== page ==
The two babies were born soon thereafter. The desperate run to save their lives had perhaps triggered the labour. Later, they told me there was no cloth to wipe the babies clean. The mother’s dhotis were torn in half, one half for the woman, the other half to swaddle the newborn. Quite out of the Gospels, where the Magi and the Kings of the East were to find the Baby swaddled in clothes.  On a second visit later, I saw the babies, healthy and smiling. Both had been given names, which could roughly mean beloved of Jesus, or bhaktas of Jesus, to use a very popular word. The children are growing well, I am happy to report. Justice for the victims of the violence is another thing altogether.
Christmas in India means many things, and like language, micro culture and folk art, changes every hundred kilometres or so. And it is a heady, ever changing mixture of the local, vernacular folklore and food and dress habits and imports of the last thousand years, from the west and the east.
There was Christmas in India before the Portuguese came and brought in the new songs of the Birth and the Joy and Hope of the Salvation it promised. The Jingle Bells and carols came later, with the Dutch, the French and British, the generic term used as a coverall for soldiers and civilians from England, Scotland, Wales and north Ireland. There is also a dash in the hot pot from Switzerland, Spain, Italy, Armenia, and a huge dollop from countries of the Mid East and the Far East, from Palestine, Lebanon, Syria, Iraq, a hint of Egypt, and just a trace of China. Born of southern stock, I grew up in the extreme north, in Srinagar, Shimla and Dehradun, the hills and foothills of the mighty Himalayas, before coming to Delhi. My wife grew up in Travancore, in what is now Kerala.

This is just a story of the two children who share a birthday with Jesus the Christ. Close to the outskirts of the Kandhamal district is the village of Ulisadar, a part of Bamnigaon.
We celebrate Christmas in a complex, but lively mix or traditions that trace roots in the Syrian oriental ritual tradition as well as in the more anglicised way seen in films and on television shows. Gujarati Christmas will be incomplete without the Christmas Garba dance by the beautiful girls and women. We know that the Christians of the North eastern States, the many tribes in their homes in the Hills of Nagaland, Manipur, Mizoram and Meghalaya dip deep into their own culture and folk traditions, while accepting the best of the music that the West has to offer. Some daring young one will have an occasional choir number, which could reflect something they heard of Bhangra pop. It is the joy that is important.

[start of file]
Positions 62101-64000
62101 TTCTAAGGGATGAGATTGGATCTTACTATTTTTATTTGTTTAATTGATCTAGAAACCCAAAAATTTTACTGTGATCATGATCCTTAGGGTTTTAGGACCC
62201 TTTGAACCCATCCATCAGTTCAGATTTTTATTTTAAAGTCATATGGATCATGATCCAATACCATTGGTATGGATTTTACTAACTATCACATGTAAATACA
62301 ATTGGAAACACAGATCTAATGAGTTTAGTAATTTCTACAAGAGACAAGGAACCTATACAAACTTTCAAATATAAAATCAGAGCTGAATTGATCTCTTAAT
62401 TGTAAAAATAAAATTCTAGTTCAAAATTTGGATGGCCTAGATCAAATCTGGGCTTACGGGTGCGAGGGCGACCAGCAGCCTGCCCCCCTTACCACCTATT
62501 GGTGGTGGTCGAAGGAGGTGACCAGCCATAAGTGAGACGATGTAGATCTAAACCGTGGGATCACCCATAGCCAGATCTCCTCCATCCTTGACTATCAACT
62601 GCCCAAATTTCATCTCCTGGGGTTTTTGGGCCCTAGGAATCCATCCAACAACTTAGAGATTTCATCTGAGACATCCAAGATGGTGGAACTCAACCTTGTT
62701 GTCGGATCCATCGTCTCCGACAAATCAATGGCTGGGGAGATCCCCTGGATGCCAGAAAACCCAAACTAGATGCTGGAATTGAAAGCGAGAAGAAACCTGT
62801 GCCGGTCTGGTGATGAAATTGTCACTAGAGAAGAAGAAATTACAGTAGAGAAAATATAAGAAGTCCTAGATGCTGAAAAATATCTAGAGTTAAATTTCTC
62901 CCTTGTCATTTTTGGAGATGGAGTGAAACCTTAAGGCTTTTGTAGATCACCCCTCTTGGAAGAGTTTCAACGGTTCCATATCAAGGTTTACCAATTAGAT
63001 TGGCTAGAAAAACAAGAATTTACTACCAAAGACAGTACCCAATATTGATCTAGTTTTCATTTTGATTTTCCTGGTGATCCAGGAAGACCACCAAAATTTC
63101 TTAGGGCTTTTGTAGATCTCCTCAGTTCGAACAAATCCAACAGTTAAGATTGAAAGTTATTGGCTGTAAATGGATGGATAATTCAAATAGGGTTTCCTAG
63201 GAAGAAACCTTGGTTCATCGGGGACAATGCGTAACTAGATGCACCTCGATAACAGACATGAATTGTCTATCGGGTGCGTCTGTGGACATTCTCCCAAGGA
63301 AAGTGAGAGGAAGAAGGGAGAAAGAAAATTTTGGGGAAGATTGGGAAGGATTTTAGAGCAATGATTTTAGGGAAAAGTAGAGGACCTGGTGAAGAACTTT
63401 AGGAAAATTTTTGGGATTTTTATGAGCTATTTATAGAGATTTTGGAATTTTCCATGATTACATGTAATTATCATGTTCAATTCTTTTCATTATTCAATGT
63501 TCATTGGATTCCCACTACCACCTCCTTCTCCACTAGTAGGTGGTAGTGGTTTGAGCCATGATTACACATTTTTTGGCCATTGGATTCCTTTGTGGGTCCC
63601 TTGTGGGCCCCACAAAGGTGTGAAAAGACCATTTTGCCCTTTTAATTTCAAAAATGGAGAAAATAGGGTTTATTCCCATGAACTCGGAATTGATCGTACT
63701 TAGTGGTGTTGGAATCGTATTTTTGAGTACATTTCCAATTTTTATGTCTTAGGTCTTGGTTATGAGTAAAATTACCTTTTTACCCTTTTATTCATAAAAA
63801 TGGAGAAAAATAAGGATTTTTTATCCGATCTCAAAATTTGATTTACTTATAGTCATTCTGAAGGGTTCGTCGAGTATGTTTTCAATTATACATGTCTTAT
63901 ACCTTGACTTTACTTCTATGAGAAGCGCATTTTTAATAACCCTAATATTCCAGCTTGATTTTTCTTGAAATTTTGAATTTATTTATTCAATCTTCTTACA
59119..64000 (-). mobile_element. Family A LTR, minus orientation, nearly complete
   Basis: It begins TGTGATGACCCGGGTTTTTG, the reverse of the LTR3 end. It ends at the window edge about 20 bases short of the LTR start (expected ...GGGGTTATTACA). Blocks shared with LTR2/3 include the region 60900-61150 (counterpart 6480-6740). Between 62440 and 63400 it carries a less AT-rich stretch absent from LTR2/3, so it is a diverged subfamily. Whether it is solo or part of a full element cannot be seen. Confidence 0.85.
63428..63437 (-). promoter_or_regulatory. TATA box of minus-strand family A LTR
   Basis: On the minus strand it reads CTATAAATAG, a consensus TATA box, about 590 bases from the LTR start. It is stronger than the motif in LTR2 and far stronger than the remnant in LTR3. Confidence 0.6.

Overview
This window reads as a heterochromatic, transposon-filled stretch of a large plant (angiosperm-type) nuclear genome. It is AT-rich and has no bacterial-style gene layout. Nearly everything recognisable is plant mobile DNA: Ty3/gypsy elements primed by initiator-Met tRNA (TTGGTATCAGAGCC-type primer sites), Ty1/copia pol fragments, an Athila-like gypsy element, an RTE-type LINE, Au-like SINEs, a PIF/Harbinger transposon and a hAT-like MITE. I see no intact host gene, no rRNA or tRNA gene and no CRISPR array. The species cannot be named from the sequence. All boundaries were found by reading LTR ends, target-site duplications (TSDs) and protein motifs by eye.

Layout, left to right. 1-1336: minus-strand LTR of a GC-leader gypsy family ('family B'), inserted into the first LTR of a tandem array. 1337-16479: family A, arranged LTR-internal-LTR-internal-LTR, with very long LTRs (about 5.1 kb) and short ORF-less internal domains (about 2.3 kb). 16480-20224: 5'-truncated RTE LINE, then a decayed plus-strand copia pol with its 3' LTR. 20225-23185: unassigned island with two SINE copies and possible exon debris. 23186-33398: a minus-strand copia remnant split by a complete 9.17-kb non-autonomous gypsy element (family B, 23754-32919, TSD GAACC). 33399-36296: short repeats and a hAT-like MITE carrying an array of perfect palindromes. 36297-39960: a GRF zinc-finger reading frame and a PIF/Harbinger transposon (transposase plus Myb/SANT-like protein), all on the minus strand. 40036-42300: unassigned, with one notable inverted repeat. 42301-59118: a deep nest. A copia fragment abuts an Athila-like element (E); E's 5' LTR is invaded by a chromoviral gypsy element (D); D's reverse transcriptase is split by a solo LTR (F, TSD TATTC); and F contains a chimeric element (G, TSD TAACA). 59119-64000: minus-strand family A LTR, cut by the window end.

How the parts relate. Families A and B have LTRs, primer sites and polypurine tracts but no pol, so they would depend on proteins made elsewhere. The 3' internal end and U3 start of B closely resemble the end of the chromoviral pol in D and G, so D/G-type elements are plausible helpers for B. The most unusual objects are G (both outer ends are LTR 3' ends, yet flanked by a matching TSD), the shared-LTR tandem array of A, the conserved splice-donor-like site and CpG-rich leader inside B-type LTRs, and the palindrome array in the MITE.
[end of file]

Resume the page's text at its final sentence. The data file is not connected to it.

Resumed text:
So it can be a mix of plum pudding, and walnut cake, roast pork and fried beef as much as it can be pilaf and biryani, kebabs and gujiyas, shakar paras and appams and stew, often at the same feast – what with these cross cultural and cross denominational marriages that the young so love and often, the bishop decries.
The midnight Mass may not be entirely traditional, and is certainly more popular among the Catholics, the High church Protestant Episcopalians and the Oriental or Syrian Orthodox traditions, some more urban than rural. This may have something to do with issues of illumination and transport. But there is always a Sunday morning service for the laggards and those who go to bed early in the cold. The wine, the mulled beer, the eggnogs or the single malts are optional. Alcohol can be a strict ‘No-No’ for several (Christian) denominations.
But Christmas is not really to be celebrated in five star hotels or in the large dhabas that have sprouted up in the last 30 years or so along highways and low ways. It is time for family, and friends. And to marvel that a little baby means so much to so many, so many millennia later.
As a prince of Peace;
Christmas is about peace, and love.
And the hope that no one has to be born in a forest to a young, very frightened woman fleeing for her life, because the government failed her. Or to a fleeing refugee in a tiny boat far away from home.
And it not spelled as X-Mas. It is Christmas.
Merry Christmas, my friends